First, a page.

The Social Networking Conundrum: A Human Resource Perspective


At one time, some people predicted that Social Networking sites (like Facebook, Twitter and Linked In) would just be a fad. Now, it is estimated that 13 million Canadians engage in social networking online. In addition, an N-Gen People Performance 2009 Survey revealed that 66% of employed Canadians visit social networking sites while at their place of work. Despite this, an August 2009 study by U.S. research firm, NFI Research showed that 88% of senior executives and managers have a neutral or low level of confidence that their organization had an effective plan for using social networking for business.

From a strategic HR perspective, social networking offers businesses solid benefits coupled by some very real concerns. How do you decide what your organization’s stance on Social Networking sites should be?

Just a few ways businesses can benefit from Social Networking include:

  • Building new business through increased awareness of your organization.
  • Increased employee collaboration.
  • Improved innovation/creativity through idea sharing & brainstorming.
  • Ability to strengthen relationships with workers at remote locations.
  • More rapid orientation for new employees.
  • Vehicle for recognizing the accomplishments of star performers.
  • Increased ability to attract and retain Generation Y workers.
  • Valuable enhancement to employee mentorship programs.

The use of Social Networking sites at work also prompts some very real concerns:

  • Privacy/confidentiality/legal problems.
  • Potential decreases to productivity.
  • Public relations problems if information posted on sites is damaging to the firm’s reputation.
  • Potential problems with online bullying and discriminatory remarks, both externally and within the organization.
  • Posting of false or misleading information.
  • In extreme cases, use of SNS may be addictive.

Protect Your Firm with the Basics

Unfortunately, any organization without an official, well-communicated Social Networking Policy is at risk of the above-mentioned drawbacks. (see the article “Social Networking – Policies,” in this issue).

Even if a firm hasn’t yet decided whether to allow the use of Social Networking sites at work, it may wish to modify its Employee Manual to ensure it is protected. Sections on Confidentiality should specifically prohibit the posting of confidential or private information on Social Networking sites. Specific references to Social Networking site usage should be added to sections on Harassment/Abuse and Discrimination. References to Social Networking can also be added to confidentiality agreements. Firms may also wish to prohibit employees from using work email address on site profile pages (i.e. for sites that are not used mainly for business such as Linked In).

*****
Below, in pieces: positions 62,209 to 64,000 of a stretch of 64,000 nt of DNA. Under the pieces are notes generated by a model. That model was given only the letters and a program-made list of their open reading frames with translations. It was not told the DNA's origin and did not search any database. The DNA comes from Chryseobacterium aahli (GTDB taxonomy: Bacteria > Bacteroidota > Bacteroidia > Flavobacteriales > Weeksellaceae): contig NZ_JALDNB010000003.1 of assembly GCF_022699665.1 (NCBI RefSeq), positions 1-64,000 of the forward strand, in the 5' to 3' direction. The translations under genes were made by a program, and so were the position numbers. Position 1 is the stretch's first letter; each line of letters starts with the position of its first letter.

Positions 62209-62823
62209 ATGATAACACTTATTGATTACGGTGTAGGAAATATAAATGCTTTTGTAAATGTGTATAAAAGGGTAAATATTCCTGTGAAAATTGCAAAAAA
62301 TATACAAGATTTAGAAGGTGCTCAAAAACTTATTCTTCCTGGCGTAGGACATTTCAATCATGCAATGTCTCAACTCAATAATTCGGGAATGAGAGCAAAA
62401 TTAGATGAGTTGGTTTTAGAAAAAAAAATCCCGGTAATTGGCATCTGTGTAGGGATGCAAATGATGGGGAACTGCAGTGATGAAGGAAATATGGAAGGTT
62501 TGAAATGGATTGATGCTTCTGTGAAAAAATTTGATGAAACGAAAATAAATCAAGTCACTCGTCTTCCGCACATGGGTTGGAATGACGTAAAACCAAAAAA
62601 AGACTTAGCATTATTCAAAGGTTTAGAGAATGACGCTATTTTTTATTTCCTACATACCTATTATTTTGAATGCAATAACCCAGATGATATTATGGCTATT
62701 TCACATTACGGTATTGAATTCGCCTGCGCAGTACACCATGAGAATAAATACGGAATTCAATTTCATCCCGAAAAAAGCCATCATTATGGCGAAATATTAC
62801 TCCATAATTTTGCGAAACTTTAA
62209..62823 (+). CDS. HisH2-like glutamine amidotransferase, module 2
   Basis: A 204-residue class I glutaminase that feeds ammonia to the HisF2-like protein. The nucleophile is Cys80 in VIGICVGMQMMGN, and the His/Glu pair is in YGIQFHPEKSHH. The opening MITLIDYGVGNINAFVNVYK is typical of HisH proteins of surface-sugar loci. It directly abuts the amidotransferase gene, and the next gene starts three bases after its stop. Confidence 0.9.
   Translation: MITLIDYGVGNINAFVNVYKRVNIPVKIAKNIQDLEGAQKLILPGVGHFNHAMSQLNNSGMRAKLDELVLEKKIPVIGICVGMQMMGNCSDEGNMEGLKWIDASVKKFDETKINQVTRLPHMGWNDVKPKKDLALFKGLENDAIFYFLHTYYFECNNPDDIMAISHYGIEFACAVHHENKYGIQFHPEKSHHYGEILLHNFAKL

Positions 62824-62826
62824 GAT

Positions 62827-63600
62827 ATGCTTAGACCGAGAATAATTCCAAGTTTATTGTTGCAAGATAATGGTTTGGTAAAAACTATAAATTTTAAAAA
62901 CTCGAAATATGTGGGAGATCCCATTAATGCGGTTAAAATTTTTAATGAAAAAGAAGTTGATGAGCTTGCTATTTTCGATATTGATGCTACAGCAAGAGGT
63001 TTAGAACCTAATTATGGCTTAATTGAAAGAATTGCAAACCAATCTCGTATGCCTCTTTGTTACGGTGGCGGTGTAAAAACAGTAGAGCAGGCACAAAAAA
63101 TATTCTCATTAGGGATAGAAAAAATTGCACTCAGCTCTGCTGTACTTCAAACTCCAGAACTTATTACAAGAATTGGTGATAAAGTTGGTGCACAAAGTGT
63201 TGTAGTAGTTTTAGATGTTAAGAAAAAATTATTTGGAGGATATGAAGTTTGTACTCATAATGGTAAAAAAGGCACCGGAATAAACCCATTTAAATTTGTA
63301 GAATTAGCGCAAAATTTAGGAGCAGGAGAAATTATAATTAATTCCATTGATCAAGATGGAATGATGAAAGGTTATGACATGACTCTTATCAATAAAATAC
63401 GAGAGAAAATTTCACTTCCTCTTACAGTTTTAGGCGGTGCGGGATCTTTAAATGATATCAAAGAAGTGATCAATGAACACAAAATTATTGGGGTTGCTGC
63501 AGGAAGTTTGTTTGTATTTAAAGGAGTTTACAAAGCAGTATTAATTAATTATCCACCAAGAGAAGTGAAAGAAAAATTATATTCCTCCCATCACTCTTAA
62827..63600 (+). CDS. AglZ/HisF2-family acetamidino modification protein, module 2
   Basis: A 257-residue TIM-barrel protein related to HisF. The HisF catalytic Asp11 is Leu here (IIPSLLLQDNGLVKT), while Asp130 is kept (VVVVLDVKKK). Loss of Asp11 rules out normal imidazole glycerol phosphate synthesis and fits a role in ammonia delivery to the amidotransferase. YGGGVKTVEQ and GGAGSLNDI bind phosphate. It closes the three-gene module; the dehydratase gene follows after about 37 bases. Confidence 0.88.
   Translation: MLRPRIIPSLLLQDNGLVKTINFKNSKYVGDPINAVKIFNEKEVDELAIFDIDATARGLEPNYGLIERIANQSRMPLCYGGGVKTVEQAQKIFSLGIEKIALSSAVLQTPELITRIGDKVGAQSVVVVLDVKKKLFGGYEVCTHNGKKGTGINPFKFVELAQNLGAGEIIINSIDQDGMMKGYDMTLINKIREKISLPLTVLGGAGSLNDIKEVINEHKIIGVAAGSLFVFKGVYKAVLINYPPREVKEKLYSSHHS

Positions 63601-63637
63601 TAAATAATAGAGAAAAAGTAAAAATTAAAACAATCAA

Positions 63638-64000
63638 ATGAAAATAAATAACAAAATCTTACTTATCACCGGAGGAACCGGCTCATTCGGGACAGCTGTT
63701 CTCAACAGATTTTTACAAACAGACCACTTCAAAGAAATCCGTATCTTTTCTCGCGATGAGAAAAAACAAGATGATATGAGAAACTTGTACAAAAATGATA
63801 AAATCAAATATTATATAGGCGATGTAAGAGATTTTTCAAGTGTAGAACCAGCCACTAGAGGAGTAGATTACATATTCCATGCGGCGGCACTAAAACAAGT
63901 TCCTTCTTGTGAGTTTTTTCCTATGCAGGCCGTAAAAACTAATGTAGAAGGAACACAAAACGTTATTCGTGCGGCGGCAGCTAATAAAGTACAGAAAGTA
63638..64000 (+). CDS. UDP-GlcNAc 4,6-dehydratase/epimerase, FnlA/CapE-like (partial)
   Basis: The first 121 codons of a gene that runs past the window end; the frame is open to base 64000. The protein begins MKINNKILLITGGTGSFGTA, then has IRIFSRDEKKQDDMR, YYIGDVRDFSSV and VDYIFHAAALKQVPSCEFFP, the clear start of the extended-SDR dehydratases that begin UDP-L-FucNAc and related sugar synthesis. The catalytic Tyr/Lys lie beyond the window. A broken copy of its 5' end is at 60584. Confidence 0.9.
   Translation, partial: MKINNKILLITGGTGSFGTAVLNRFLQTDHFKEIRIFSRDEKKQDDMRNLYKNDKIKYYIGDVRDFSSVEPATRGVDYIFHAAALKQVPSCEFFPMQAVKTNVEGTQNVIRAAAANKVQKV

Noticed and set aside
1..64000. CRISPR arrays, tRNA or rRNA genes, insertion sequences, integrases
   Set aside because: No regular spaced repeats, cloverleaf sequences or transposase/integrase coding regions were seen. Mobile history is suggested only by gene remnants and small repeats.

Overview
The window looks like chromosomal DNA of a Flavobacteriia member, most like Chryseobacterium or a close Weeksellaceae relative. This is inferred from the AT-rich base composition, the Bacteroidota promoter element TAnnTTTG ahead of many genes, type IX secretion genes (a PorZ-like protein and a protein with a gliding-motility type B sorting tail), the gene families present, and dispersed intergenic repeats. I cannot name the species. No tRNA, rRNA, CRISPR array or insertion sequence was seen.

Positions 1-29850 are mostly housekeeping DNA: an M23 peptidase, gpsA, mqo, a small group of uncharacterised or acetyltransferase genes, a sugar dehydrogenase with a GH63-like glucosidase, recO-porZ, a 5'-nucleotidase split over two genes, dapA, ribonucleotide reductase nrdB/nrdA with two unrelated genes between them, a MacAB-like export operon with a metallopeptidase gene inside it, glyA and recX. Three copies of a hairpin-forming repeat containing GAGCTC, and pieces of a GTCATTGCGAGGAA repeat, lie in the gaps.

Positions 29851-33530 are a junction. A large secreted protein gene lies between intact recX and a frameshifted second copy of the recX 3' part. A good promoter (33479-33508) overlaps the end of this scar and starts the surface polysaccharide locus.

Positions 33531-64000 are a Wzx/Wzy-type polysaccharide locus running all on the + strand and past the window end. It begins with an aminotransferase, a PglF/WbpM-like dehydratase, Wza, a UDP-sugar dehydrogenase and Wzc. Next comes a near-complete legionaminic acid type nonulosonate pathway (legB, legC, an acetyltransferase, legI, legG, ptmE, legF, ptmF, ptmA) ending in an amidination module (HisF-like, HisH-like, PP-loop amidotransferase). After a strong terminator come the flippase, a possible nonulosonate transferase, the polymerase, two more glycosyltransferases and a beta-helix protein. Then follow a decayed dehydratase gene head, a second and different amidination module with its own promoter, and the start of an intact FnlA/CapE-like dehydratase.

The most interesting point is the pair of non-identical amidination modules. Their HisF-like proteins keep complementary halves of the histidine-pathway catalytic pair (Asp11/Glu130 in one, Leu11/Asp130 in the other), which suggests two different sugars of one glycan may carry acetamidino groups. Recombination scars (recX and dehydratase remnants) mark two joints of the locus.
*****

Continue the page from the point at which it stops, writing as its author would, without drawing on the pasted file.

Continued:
Consider Your Corporate Culture

Organizations need to consider how Social Networking site usage fits with their corporate culture. Employers seeking to brand their organization as technology-responsive and those seeking to attract and retain younger workers should consider this decision especially seriously.

Review SNS Use in the Hiring Process

Organizations need to decide on their company policy regarding using Social Networking sites to screen potential hires and communicate search results.

Decisions for Those Who Allow Social Networking Use

If an employer does decide to allow Social Networking site use at work, it should also consider which sites it will allow, how much usage is reasonable and whether or not to set specific times of day for site access (e.g. lunch and coffee breaks). These are a few of the more important decisions to make.

Ban? Monitor? Or Reinvent?

Firms considering banning SNS use at work may want to ask whether, in their firm such an action would drive SNS use “underground”. Employers considering monitoring employee’s use of Social Networking sites at work will also have to balance employee privacy.

Some large organizations are now developing their own Social Networking sites, internal to the organization. This is like taking an intranet to the next level. The goal is to obtain the benefits of SNS use, such as reducing silos in an organization, while minimizing the risk of external SNS usage.

Clearly, whether to allow Social Networking site usage at work is not a simple question. Whatever an organization decides, its Social Networking Policy should be documented, fully communicated to employees, and managers should be briefed on how to deal with potential incidents. Further, because this technology is evolving rapidly, employers are advised to revisit their Social Networking Policy annually.

The Fifth Option Consulting Inc. has 20 years of experience helping organizations run more profitably through effective human resource management. The Fifth Option offers clients a cost effective way to obtain strategic HR expertise customized to their needs.